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Hello,

I am in the process of building some software to generate fixtures for a chess league. Which has a little twist which complicates matters. I would like to introduce a constraint. Where by a team and the below team from a club are not allowed to play on the same night. e.g. Loughborough 1 is not allowed to play on the same night as Loughborough 2. This help teams share players, therefore play more games.

The league has five divisions, with 8, 7, 8, 7, 7 teams in respectively. The first half of the league is played over 10 weeks. This means that teams do not have to play each week.

A solution would be to brute force all the fixture combinations, for all the divisions. The problem with this approach is that there are way too many combinations!

I am wondering if there are any mathematical techniques that I could use to help me with this problem. I am not wanting to find a unique solution (a combination of fixtures, without violating the constraints). I would be happy with an algorithm which produced 10 violation of constraints in the season.

Any help or pointers would be greatly appreciated.

Can you suggest any areas for me to research.

Thanks in advance.

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Crossposted to SE: math.stackexchange.com/questions/31996 Michael, you should know that it's considered impolite to post the same question in multiple forums without waiting for an answer in the first one; you don't want to make lots of people work hard to giving you a great answer just to hear you say "thanks, but I've already got it from another forum". –  Zev Chonoles Apr 10 '11 at 1:26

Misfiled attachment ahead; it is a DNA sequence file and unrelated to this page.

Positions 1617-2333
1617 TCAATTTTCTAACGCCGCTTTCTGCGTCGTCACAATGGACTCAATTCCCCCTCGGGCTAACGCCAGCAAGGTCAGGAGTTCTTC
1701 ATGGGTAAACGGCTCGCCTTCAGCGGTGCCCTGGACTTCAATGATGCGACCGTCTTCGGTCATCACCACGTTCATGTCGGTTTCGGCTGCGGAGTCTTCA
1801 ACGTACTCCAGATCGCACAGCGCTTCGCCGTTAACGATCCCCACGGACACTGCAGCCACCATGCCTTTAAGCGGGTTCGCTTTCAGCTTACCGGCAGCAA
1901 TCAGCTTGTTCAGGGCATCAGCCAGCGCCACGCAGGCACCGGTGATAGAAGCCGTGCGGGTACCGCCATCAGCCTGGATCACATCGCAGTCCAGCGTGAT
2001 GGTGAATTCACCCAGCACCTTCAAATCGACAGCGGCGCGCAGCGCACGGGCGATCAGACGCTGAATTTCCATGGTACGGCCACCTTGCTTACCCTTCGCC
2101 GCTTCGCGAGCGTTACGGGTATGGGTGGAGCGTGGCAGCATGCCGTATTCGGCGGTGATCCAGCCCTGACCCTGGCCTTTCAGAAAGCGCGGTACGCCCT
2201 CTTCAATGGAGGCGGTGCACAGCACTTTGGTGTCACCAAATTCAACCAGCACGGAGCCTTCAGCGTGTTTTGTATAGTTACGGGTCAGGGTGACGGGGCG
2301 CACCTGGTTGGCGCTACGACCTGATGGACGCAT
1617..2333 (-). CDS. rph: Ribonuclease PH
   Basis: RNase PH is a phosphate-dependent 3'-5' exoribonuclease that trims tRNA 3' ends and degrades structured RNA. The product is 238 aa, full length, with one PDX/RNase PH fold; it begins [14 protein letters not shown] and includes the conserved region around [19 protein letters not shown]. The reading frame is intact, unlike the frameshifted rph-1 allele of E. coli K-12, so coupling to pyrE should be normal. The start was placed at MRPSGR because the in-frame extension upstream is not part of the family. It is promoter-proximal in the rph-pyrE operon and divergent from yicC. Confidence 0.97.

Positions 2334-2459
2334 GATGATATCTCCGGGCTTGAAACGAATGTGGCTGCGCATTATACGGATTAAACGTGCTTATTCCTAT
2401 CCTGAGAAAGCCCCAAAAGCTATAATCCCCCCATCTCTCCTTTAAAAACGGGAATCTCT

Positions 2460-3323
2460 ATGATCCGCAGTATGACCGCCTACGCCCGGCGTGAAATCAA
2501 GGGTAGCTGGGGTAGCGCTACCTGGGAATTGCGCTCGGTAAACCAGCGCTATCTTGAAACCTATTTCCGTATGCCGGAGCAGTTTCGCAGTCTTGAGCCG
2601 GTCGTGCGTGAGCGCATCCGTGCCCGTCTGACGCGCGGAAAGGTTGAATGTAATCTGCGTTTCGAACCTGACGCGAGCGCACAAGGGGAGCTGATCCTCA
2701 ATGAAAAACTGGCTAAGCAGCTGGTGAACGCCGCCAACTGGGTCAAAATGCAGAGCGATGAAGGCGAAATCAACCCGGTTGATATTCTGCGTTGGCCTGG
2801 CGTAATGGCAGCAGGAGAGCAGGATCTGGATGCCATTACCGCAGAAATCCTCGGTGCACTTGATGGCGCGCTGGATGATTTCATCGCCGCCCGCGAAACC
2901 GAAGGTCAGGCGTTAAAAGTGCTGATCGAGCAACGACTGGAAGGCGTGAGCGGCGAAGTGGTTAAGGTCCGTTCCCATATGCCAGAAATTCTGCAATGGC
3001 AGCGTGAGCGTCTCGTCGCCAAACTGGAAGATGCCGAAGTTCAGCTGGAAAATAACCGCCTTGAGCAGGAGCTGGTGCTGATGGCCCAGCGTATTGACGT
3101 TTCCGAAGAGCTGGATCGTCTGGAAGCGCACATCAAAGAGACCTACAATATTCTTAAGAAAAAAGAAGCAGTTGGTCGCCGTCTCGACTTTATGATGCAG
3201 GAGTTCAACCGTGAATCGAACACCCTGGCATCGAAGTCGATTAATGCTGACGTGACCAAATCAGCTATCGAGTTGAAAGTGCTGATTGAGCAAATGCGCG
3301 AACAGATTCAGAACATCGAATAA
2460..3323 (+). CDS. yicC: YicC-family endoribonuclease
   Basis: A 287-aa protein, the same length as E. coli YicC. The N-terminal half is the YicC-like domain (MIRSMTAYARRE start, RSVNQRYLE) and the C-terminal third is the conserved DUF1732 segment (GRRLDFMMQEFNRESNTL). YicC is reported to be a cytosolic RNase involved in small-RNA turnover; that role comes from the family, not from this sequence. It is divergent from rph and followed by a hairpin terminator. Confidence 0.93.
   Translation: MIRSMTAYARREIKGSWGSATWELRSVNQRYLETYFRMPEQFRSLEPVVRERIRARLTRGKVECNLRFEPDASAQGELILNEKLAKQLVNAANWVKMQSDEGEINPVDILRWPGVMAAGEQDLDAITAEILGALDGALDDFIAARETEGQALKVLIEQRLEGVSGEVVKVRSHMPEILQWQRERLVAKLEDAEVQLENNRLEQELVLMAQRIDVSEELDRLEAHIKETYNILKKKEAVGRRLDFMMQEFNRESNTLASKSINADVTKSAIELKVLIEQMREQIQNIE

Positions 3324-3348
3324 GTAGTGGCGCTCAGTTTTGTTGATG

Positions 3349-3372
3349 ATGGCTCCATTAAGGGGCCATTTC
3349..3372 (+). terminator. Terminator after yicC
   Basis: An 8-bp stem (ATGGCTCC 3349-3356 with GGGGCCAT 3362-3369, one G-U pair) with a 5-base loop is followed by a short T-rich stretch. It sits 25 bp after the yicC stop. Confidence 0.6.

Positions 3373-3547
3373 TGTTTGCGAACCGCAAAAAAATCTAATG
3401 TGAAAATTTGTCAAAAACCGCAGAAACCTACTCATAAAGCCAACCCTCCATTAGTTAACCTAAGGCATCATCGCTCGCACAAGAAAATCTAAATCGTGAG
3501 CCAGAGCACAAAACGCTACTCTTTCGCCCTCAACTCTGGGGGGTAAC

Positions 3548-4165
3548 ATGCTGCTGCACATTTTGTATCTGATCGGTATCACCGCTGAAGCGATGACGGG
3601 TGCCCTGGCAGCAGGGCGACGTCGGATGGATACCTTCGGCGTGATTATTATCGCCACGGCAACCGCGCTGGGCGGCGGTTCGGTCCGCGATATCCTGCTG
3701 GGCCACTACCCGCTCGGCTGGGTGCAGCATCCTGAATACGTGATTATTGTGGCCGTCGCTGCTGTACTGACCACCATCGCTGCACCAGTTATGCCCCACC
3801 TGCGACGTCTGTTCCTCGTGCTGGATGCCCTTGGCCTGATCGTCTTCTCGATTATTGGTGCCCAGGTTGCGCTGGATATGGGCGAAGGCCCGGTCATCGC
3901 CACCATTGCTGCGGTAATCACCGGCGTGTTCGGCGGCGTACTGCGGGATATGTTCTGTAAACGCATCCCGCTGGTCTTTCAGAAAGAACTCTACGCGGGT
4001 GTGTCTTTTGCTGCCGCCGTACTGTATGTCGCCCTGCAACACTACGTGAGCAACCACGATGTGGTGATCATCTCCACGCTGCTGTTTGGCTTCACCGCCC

I am not a regular user of forums. Forgive me for not understanding the protocol. In hindsight, I do consider it impolite to post in two forums. I will certainly not make this mistake in the future. There doesn't seem an obvious way for me to close the question in the second site that I asked in. –  Michael Apr 10 '11 at 9:49
    
I have undertaken this challenge as I see it as interesting cross between computer science and mathematics. I haven't done any mathematical programming since the days of my degree. At this stage in my question. I would be really happy if someone would say, go and take a look at x, y, z branch of mathematics. –  Michael Apr 10 '11 at 9:52
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1 Answer

This is an answer to the general advice part of the question rather than the specifics of the chess league problem.

I think the field of math to look at is that of Combinatorial Designs. Roughly speaking, this deals with arranging objects according to constraints and it has subfields that look particularly at various types of tournament/league design (I haven't come across anything that reminds me closely of your particular problem, but that's not good evidence that there isn't something out there already). If you can get access to The Handbook of Combinatorial Designs somehow, that will probably give you some good pointers. (I don't have a copy nearby at the moment to be more specific, sorry.)

The second area you could look at is from the computational side: hill-climbing algorithms. Implementing such an algorithm would mean that you did not have to search through all of the possible combinations, with the trade-off that you are not guaranteed the optimal result. The idea is that you ignore the extra constraint initially and generate a valid schedule. Then you successively tweak the schedule to reduce the number of times teams from the same club play on the same evening. If it doesn't get close enough, start over and try again. You'll need a method of generating initial schedules (which I guess you already have) and a method for tweaking that works nicely with the constraint (usually the difficult step).

Hope this helps.

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Thanks for the interesting ideas. This approach would be similar to how the person manually does it. I have hunted around for some material on these ideas. I will report back once I have a grasp of it. –  Michael Apr 13 '11 at 18:03
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